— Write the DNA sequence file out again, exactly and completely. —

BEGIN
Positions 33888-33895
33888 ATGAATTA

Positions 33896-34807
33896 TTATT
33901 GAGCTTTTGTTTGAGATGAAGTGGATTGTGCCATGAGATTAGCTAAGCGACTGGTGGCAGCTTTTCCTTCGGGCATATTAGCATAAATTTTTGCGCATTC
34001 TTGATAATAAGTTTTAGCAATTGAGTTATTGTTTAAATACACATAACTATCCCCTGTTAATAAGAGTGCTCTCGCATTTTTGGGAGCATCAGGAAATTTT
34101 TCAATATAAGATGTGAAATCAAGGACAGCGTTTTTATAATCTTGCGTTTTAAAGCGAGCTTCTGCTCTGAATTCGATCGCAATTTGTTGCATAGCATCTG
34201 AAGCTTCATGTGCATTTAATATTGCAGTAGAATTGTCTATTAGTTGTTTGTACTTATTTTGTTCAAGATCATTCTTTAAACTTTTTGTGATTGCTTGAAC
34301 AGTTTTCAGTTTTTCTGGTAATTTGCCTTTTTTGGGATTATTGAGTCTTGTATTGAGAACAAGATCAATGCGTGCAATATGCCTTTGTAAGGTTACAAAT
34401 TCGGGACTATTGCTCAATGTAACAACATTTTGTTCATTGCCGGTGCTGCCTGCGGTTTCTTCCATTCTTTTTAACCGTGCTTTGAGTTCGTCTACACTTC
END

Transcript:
Positions 33888-33895
33888 ATGAATTA

Positions 33896-34807
33896 TTATT
33901 GAGCTTTTGTTTGAGATGAAGTGGATTGTGCCATGAGATTAGCTAAGCGACTGGTGGCAGCTTTTCCTTCGGGCATATTAGCATAAATTTTTGCGCATTC
34001 TTGATAATAAGTTTTAGCAATTGAGTTATTGTTTAAATACACATAACTATCCCCTGTTAATAAGAGTGCTCTCGCATTTTTGGGAGCATCAGGAAATTTT
34101 TCAATATAAGATGTGAAATCAAGGACAGCGTTTTTATAATCTTGCGTTTTAAAGCGAGCTTCTGCTCTGAATTCGATCGCAATTTGTTGCATAGCATCTG
34201 AAGCTTCATGTGCATTTAATATTGCAGTAGAATTGTCTATTAGTTGTTTGTACTTATTTTGTTCAAGATCATTCTTTAAACTTTTTGTGATTGCTTGAAC
34301 AGTTTTCAGTTTTTCTGGTAATTTGCCTTTTTTGGGATTATTGAGTCTTGTATTGAGAACAAGATCAATGCGTGCAATATGCCTTTGTAAGGTTACAAAT
34401 TCGGGACTATTGCTCAATGTAACAACATTTTGTTCATTGCCGGTGCTGCCTGCGGTTTCTTCCATTCTTTTTAACCGTGCTTTGAGTTCGTCTACACTTC